First stop is Caernarfon in the North West where the ‘Cofi’ dialect is famous. Ap Glyn asks older people to give him some examples of local words and expressions, which he then tests on the town’s youth. Examples included ‘niwc’- cwîn (queen) in reverse – for a penny, ‘fodan’ for a girl or woman and ‘blew cae’ (field hair) for grass. The young people are, unsurprisingly, not familiar with the names for pre-decimal coins, but have invented their own ‘Cofi’ word ‘jaman’, which means embarrassing. There is only brief mention of one of the locals’ most unique lexical habits, the use of the word ‘co**’ (yes, it’s the word you’re thinking of with an ‘o’ instead of a ‘u’) as a greeting or even a term of affection.
The second episode tackles the sharpest linguistic divide among Welsh speakers, that between North and South. North and South Walians known as Gogs and Hwntws respectively use different words for all sorts of things including him, he, now, out, with and up. Ap Glyn attempts to find the invisible border line where the two main Welsh dialects meet. Unsurprisingly, the programme’s survey results show that the border is in Mid Wales, around the village of Taliesin to the north of Aberystwyth. Mid Walians discuss their dialect identity, showing a strong affinity with Mid Wales, while recognising that there is no simple word for who they are. There are Gogs and Hwntws but the word ‘canolbarthwyr’ (Mid Walians) doesn’t slip off the tongue so easily.
Episode 3 takes our presenter to Pembrokeshire, travelling in a Land Rover in imitation of earlier fieldworkers reaching isolated areas. The historically bilingual character of the county is explored, particularly the invisible Landsker Line separating the traditionally Welsh speaking part of the county from the area known as ‘little England beyond Wales’, which has been predominately English speaking since the 12th century despite its location at the western edge of Wales.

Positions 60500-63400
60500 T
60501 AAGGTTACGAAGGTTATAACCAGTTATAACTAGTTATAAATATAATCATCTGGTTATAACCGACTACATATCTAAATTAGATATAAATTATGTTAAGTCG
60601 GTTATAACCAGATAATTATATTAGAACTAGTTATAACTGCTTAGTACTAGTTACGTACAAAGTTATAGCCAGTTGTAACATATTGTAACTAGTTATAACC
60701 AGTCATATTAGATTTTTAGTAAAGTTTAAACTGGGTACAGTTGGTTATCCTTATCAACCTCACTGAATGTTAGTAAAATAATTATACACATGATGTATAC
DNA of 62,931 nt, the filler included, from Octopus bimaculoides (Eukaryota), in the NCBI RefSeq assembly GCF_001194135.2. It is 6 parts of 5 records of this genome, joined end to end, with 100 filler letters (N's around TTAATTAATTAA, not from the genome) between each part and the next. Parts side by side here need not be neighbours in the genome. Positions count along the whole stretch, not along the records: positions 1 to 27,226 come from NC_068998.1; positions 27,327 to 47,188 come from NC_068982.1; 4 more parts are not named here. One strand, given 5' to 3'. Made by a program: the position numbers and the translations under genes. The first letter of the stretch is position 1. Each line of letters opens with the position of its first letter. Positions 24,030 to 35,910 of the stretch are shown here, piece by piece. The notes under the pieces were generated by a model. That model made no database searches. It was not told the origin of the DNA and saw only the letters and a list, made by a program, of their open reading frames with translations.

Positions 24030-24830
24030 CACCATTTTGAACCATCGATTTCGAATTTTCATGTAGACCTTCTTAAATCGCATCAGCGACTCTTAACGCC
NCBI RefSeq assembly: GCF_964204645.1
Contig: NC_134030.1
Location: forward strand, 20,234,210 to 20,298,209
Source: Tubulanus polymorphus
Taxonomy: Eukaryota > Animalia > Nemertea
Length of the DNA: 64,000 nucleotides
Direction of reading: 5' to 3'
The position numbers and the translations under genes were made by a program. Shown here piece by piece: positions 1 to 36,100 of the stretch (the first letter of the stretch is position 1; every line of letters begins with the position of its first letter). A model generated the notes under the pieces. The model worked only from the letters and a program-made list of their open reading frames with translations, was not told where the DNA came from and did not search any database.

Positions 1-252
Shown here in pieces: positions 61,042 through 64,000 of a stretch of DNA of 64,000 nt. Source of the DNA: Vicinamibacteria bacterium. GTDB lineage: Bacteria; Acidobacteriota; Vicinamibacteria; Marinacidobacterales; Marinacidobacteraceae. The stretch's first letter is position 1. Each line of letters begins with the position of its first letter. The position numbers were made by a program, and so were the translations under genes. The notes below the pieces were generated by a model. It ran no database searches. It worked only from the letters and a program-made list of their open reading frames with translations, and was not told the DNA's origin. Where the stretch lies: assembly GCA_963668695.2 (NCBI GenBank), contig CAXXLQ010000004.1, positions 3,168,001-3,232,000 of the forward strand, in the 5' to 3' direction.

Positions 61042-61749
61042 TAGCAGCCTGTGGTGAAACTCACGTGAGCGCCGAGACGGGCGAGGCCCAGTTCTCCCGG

Among the pronunciation issues discussed in the series was the pronunciation of the long ‘a’ as ‘e’ i.e. the word ‘tân’ (fire) would be pronounced ‘tên’. Generally identified with Mid Wales, especially Montgomeryshire, the programme showed that this pronunciation is in fact much more widespread, reaching as far as Harlech in the North. The so-called narrow ‘a’ is also found in the old South East dialect of Gwenhwyseg (Gwentian). This dialect is very close to demise, now heard only among a few speakers in the Rhymney Valley, but has left its mark on the English spoken in the area, for example in the ‘air’ sound heard in ‘Kairdiff’.
Rather than concentrating on a geographical area, episode 5 looks at young people and technology and considers how modern life is changing the Welsh language. Eminent linguist David Crystal argued that the main threat to the Welsh language today does not come from outside in the form of the dominance of English, but rather from within as older speakers complain about the quality of the Welsh spoken by the young. David Crystal is, of course, well known for his stance that language change, including changes that some would classify as errors, is inevitable and should not be resisted. Such discussions evoke strong passions among Welsh speakers as every use of an English word where a Welsh one would suffice, every adoption of English syntax and idiom, is seen not as natural change, but rather as a threat to the very existence of our language. The pedants, however, are fighting a losing battle, according to Crystal. Of all the world’s minority languages, Welsh is currently the third most used on Twitter. With Twitter, Facebook, blogs, text messages and e-mail many more people are now regularly writing in Welsh without anybody to ‘police’ them or to prevent them creating their own new dialects of Welsh.